The old “Bus Barn” at 27 Avenue West and Superior Street was replaced in 1981, when construction of the Earl Buck Operating Center was completed at 2402 West Michigan Street. The Operating Center now houses all maintenance, operations and administrative functions of the DTA.
DTA is Legislatively Created
An act of the Minnesota State Legislature created the Duluth Transit Authority (DTA) in 1969. The Authority’s first Citizen’s Board was formed in February 1970 and one of the Board’s first acts was to enter into an agreement with a new company, ATE Management and Services, Inc., for the operation and management of the DTA. All personnel at the former Duluth Superior Street Railway company became employees of a local operating subsidiary, ATE Management of Duluth, Inc. The original ATE company was acquired by Ryder Systems, Inc. in 1996, and in 2001 this company was acquired by First Transit, Inc.
First Diesel Buses
The first modern diesel buses were put into service on October 24, 1957.
The first propane buses were put into service in 1951 and discontinued in 1957.
Streetcar / Incline Service Discontinued
The last rail line in Duluth was abandoned and the Incline Railway dismantled in 1939.
Buses Replace Streetcars
During the 1930’s, all of the streetcars in the system were replaced by buses. Streetcars stopped operating in Superior, Wisconsin in 1935.
Duluth-Superior Transit Emerges
In September, 1933, all of the properties of the Duluth Street Railway Company were transferred to the Duluth- Superior Transit Company, which was incorporated in January, 1933. The transit system’s mixed fleet in 1933 consisted of 110 streetcars, two electric trolley busses and nine gasoline-powered buses.
First Electric Trolley Bus
The first electric trolley bus was put into service in 1931 and discontinued in 1957.
First Gasoline-Powered Bus
The first gasoline powered bus appeared on Duluth streets in 1924.
Highest Transit Ridership in Twin Ports
Transit ridership in Duluth and Superior totaled 45,259,127 in 1919.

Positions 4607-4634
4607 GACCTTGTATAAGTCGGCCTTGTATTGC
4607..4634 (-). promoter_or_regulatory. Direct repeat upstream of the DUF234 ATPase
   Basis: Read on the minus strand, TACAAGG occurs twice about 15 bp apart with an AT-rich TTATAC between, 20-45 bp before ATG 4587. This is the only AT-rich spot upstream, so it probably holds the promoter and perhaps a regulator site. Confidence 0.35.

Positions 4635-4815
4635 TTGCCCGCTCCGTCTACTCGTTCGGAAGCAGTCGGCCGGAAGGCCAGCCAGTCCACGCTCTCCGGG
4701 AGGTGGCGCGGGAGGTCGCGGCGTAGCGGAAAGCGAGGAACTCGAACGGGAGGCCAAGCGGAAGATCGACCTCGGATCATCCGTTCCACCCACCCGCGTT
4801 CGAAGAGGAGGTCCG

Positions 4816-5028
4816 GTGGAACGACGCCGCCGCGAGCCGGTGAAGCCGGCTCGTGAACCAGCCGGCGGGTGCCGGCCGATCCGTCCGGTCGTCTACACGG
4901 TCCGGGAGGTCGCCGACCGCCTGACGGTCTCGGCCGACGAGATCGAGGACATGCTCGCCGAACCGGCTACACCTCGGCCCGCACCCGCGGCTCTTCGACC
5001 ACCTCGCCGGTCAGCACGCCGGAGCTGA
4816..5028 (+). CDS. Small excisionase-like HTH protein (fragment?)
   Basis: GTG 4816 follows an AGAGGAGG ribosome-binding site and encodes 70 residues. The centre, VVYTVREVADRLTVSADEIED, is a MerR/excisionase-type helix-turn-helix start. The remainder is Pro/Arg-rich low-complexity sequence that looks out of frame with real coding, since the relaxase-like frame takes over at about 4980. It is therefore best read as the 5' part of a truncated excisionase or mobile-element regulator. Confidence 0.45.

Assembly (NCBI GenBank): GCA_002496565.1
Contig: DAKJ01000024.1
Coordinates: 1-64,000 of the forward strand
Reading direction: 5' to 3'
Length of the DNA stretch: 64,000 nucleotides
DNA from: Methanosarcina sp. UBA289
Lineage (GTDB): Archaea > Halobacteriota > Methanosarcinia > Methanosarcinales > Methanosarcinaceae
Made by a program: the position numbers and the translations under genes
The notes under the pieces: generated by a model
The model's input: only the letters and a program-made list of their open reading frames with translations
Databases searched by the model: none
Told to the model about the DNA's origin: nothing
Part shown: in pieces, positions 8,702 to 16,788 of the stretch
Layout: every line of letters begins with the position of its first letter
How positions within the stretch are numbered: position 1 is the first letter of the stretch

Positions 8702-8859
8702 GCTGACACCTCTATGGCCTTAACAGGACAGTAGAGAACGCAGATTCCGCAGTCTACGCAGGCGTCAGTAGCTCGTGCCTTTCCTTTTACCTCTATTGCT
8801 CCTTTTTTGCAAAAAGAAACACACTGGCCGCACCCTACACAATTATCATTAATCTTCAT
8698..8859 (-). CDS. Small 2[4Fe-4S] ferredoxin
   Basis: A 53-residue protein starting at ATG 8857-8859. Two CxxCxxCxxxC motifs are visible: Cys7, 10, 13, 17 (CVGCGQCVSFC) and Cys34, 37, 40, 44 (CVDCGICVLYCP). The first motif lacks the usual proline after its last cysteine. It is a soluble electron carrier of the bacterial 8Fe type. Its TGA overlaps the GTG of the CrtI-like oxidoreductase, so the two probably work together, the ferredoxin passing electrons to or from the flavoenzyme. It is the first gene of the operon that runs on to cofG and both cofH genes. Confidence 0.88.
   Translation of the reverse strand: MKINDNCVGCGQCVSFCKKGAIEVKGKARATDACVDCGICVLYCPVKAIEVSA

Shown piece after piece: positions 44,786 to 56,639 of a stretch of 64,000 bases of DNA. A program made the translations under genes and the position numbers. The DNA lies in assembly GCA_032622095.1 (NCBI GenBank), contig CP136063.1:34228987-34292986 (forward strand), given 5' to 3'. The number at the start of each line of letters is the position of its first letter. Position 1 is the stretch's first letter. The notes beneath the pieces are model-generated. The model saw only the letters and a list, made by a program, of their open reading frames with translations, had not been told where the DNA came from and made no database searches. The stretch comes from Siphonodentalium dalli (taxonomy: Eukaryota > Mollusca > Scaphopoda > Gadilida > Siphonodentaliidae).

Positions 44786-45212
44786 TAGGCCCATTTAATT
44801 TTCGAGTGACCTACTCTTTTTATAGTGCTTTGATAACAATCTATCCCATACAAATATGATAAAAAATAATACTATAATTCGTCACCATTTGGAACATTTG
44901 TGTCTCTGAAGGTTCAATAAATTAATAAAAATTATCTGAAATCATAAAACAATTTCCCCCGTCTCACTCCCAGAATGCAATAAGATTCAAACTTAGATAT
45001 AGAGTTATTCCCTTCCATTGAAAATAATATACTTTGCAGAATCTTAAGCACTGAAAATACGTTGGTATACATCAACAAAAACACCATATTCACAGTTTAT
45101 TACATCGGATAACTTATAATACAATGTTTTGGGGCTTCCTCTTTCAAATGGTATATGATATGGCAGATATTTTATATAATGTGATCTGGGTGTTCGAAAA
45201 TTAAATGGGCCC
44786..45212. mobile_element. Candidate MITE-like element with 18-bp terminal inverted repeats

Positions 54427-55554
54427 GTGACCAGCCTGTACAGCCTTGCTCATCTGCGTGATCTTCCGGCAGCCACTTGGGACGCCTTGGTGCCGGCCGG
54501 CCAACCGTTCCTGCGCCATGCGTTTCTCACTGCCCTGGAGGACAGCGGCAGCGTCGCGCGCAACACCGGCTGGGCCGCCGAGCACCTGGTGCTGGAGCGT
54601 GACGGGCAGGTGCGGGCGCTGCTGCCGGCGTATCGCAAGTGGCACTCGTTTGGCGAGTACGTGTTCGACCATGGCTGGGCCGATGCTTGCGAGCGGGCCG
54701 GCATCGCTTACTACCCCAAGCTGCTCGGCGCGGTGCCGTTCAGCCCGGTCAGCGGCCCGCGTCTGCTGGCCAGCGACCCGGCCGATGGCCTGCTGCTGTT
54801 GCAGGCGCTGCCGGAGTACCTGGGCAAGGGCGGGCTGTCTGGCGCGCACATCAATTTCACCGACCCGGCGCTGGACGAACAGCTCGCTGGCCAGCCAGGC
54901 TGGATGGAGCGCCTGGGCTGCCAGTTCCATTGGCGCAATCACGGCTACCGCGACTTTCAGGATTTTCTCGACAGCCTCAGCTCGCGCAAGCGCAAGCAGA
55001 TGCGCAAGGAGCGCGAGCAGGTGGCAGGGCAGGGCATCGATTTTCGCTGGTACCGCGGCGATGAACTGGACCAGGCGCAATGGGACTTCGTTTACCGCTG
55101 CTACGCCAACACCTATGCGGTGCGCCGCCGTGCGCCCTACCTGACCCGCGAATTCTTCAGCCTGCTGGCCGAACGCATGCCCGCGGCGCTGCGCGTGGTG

Duluth and Superior Transit Operations Consolidated
By 1900, the population of Duluth had increased to 52,000 people and Superior’s residents numbered around 31,000. At this time, the Duluth Street Railway Company and the Superior Traction Company were consolidated and reorganized following the 1898 receivership. The total system now operated on 74 miles of streetcar track throughout the Twin Ports. The fare was a nickel and it looked as though public transit was here to stay. By 1920, the transit system served area residents with over 100 miles of streetcar track.
Duluth-Superior Bridge Company
In 1887, the streetcar bridge between Duluth and Superior was completed and in 1900, the Duluth Street Railway Company leased for streetcar service between Duluth and Superior.
Superior Public Transit
In 1884, Douglas County Street Railway Company was incorporated and authorized it to construct and operate a street railway in Superior, Wisconsin. By 1890, the company owned four horse-cars and eight horses. Electrification of the system was accomplished in 1890. The Superior Rapid Transit Company acquired the rights and properties of the Douglas County Street Railway Company in August, 1892. Additional track was constructed during 1892 and 1893, financed by mortgage bonds that were issued in 1894. However, the company defaulted on the interest payments and was placed in receivership in January, 1896.
Incline Railway Built
In 1891, the Highland Improvement Company built the Incline Railway. The 1/2 mile long Incline ran up 7th Avenue West, rising to over 500 feet above Lake Superior. Huge cars big enough to carry horse & wagon teams were attached by cables to a power house at the top of the hill.
First Electric Streetcar
In 1890, donkeys and old gray mares were replaced by the first electric streetcar; and in the following two years all of the rail lines were electrified. Financial difficulties forced the company into receivership for a short time during August, 1891. Between 1891 and 1897, the system expanded and additional lines were built. The Electric Railway System grew rapidly to almost 30 miles of line and track.
First Mule-Drawn Rail Car Goes into Service
On July 6, 1883, many of Duluth’s 6,000 residents lined up along Superior Street to watch a mule drawn car on rails inaugurate the area’s first public transit system. The car set a brisk pace as it rolled from Third Avenue East to Eighth Avenue West a distance of eleven blocks. The original line was extended during the late 1880’s. By the end of the decade, the company was operating fifteen horse-cars and 178 mules on about 4.5 miles of track.
Building the Track
It all began when the Duluth Street Railway was incorporated on October 25, 1881. The following month the Minnesota State Legislature granted the company a fifty year charter on the condition that one mile of track be operating within one year. Construction of a rail line on Superior Street between 8th Avenue West and 3rd Avenue East started in 1882 and was completed in 1883.